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Press release

New treatment for patients with life-threatening cardiac arrhythmia

Last updated on May 27, 2024 First published on May 17, 2019

In a world first, USZ has succeeded in treating a patient with life-threatening cardiac arrythmia using MR-controlled radioablation.

Since April 2019, patients at the USZ Department of Radiation Oncology have had the option of treatment with an MR Linac machine. “This linear accelerator enables us to track every target in a patient’s body before and during irradiation by MR imaging, and control and adjust the irradiation in real time,” explains Dr. Tanadini-Lang, Head Medical Physicist at the Department of Radiation Oncology. The irradiation can thus be carried out more precisely.

Innovative treatment for further indications
“This new technology was originally developed for treating cancer,” explains Professor Matthias Guckenberger, Director of the Department of Radiation Oncology. “In a collaborative project between the Department of Cardiology, the Institute for Diagnostic and Interventional Radiology, and the Department of Radiation Oncology, the MR Linac technology has now been used at USZ for the first time for radioablation to treat a patient with recurring, life-threatening cardiac arrhythmia.” In this procedure, the area of the heart muscle responsible for the arrhythmia is targeted with radiation.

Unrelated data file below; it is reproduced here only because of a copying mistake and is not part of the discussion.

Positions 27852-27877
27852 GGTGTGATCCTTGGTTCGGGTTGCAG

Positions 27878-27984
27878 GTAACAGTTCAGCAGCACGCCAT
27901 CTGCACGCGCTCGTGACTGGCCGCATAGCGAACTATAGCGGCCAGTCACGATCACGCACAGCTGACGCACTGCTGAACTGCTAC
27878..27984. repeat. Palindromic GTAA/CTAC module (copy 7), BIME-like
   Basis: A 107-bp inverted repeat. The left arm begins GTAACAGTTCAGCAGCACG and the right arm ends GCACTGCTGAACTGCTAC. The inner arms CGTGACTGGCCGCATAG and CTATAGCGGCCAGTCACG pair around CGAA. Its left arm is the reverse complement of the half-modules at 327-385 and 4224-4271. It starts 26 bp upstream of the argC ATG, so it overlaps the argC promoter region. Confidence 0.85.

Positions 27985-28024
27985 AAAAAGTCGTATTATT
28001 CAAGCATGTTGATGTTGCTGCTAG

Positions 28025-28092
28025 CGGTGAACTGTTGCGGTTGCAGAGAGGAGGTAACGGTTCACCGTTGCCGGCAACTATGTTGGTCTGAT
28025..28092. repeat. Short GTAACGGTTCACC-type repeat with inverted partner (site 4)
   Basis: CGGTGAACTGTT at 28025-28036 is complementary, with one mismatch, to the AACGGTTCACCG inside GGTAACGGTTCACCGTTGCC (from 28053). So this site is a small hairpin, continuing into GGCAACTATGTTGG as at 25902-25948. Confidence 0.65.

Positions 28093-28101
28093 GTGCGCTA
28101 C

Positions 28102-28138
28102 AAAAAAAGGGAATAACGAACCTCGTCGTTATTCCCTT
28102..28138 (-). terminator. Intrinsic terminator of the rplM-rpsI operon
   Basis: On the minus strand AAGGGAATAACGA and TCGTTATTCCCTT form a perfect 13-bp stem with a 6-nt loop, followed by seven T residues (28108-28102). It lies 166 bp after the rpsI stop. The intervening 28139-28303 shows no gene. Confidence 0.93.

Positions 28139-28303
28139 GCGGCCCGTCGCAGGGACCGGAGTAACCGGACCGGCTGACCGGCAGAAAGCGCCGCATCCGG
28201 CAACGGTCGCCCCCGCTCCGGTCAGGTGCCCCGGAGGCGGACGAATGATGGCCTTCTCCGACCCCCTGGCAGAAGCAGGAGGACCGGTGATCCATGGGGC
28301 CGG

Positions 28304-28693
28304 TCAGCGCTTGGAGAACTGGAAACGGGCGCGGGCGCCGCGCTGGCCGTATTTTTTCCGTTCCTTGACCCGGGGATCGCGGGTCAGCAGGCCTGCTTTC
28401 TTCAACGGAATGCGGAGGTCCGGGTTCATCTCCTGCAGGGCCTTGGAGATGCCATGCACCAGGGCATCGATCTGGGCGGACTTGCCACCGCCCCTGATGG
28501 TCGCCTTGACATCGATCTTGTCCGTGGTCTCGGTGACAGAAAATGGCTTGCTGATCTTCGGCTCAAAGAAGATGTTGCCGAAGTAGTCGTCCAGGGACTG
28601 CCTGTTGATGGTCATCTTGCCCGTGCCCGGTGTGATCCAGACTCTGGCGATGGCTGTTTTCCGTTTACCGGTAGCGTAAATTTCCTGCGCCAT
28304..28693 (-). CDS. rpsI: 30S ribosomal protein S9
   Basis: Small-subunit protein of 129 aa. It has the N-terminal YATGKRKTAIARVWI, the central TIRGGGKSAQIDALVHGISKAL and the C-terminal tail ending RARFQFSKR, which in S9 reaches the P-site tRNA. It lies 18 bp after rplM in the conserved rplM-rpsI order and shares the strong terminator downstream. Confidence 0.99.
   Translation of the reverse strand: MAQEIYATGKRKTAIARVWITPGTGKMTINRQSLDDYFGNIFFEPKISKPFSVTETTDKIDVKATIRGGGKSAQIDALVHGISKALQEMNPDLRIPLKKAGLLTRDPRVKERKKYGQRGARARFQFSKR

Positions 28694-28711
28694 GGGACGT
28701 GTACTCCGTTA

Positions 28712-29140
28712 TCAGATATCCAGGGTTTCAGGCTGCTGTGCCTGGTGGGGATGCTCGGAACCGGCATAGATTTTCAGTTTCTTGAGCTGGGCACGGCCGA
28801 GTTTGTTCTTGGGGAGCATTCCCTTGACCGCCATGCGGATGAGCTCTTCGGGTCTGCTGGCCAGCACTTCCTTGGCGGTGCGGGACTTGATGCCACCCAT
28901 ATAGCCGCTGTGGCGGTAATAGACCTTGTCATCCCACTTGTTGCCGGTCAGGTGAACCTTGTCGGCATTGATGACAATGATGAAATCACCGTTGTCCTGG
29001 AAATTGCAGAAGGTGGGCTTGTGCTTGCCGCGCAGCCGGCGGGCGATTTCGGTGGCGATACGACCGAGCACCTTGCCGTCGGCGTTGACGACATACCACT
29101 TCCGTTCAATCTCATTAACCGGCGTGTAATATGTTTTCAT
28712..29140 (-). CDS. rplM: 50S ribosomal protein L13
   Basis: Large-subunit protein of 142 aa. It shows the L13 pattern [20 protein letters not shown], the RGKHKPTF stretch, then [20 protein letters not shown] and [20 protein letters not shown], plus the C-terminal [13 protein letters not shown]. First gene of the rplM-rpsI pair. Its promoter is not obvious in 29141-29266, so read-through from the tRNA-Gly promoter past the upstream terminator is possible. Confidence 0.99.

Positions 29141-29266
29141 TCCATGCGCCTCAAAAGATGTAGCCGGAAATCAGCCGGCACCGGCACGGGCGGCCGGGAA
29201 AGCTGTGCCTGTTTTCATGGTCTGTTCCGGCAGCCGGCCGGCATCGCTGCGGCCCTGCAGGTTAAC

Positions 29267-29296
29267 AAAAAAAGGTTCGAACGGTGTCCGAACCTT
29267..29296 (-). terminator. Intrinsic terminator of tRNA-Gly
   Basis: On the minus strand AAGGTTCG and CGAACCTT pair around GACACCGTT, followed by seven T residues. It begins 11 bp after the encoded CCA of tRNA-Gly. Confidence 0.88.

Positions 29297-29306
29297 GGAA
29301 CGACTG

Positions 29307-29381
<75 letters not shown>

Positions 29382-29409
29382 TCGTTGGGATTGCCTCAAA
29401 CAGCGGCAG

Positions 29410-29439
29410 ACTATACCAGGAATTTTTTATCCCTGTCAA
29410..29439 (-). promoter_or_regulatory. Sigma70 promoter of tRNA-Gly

All other options had been exhausted
The patient, with a severe heart condition, had already undergone various intensive but unsuccessful treatments before. “Despite intensive drug therapy and repeated minimally invasive and surgical catheter ablations, the arrhythmia could not be prevented. Due to the complexity of the arrhythmia and the preliminary interventions, further invasive procedures were not advisable. We needed a new, innovative approach for this patient,” explains PD Dr. Ardan Saguner, attending physician at the Department of Cardiology. The MR Linac technology was required for radioablation to be safely performed on this patient with the necessary precision. This radioablation stopped the life-threatening cardiac arrhythmia, and the patient has since been discharged with no signs of an irregular heartbeat.

“This first MRI-controlled radioablation of cardia arrhythmia shows how USZ successfully combines the latest interdisciplinary and interprofessional technology with innovative therapeutic approaches,” says Professor Nicolaus Andratschke, head of the MR Linac and radioablation of cardiac arrhythmia project at the Department of Radiation Oncology.
“This treatment is still an experimental procedure that needs to be further investigated in larger clinical trials to determine its long-term efficacy,” add Professor Jan Steffel, Deputy Director of the department and Professor Frank Ruschitzka, Director of the Department of Cardiology. The clinical research group at USZ is pursuing collaborations at national and international levels for this purpose, in order to thoroughly examine the value of radioablation for this indication.